By nature of Coastal Carolina’s offense, McCall does his best work as a passer in the short and intermediate areas. He throws passes with touch and anticipation, giving his receivers the potential to make yardage after the catch. Furthermore, he’s demonstrated the ability to zip the ball into tight windows in short-to-intermediate areas. That includes in the red zone, where he’s not afraid to fire the ball into the end zone.
As a passer, McCall has shown to have good pocket awareness. He routinely steps up into the pocket to make throws, which is particularly impressive given his relative inexperience and the offense in which he operates. Some QBs in this class would automatically look to escape in this instance. From the pocket, McCall has also shown how to manipulate defenses with pump fakes.
In Coastal Carolina’s unique option offense, McCall has proven to be a dangerous dual-threat. While some of what he does won’t translate to the NFL, some elements will.
The Coastal Carolina QB has exceptional vision as a runner. While he isn’t lightning fast or even exceptionally agile, he has enough speed and change of direction to be elusive as a runner. Despite his somewhat lightweight frame, McCall can be tough as a runner, too.
In a modern NFL that requires more mobility out of its quarterbacks, McCall meets those demands. Furthermore, as NFL teams incorporate more RPO concepts into their offenses, McCall’s experience and ability to execute these types of plays will only increase his NFL Draft stock.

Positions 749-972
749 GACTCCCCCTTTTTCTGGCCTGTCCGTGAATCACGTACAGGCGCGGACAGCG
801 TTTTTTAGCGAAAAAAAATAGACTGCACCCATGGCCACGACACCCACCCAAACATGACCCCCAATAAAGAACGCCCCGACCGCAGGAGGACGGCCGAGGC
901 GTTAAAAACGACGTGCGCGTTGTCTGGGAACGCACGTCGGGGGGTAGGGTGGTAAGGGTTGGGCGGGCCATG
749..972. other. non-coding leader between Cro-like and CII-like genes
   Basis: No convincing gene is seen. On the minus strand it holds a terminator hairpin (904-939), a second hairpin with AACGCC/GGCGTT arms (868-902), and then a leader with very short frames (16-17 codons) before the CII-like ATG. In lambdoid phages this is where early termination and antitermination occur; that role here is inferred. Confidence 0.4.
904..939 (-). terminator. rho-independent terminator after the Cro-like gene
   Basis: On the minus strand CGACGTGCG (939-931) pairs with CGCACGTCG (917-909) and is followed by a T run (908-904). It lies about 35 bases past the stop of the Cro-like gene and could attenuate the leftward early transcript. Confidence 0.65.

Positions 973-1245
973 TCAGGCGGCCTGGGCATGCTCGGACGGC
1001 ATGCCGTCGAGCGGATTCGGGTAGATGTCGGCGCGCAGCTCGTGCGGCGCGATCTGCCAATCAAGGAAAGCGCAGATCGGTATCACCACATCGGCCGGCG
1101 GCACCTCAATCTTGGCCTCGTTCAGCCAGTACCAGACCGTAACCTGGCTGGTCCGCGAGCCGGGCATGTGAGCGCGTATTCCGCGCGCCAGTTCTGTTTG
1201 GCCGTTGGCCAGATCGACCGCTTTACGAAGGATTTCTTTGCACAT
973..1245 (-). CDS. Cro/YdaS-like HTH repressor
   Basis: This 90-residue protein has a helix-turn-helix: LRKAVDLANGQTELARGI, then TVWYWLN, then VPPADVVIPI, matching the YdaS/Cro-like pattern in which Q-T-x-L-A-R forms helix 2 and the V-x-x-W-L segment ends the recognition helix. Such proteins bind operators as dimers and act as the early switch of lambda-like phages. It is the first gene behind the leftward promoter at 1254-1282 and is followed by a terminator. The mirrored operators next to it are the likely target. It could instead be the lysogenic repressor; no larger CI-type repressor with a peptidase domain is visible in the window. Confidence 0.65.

Areas for improvement
While McCall is ascending as an NFL Draft prospect, and his scouting report reveals why, there are still areas for improvement. Some concerns could limit his ascent in this class.
There is the potential that he will be scheme-limited in the NFL. Coastal Carolina’s offense is unusual, and in that respect, McCall is somewhat difficult to evaluate in terms of scheme fit at the next level.
As mentioned above, there are concerns about McCall’s deep-ball accuracy. He needs to be more consistent with his deep balls. The arm talent is there. However, too many looping and wayward passes will have NFL teams questioning his ability to drive the ball downfield consistently.
McCall isn’t routinely asked to throw a lot in the Coastal offense. His career-high 32 pass attempts came in a defeat to Liberty, and he’s averaged 21 passes a game throughout his career. Few starting NFL quarterbacks throw the ball that few times per game.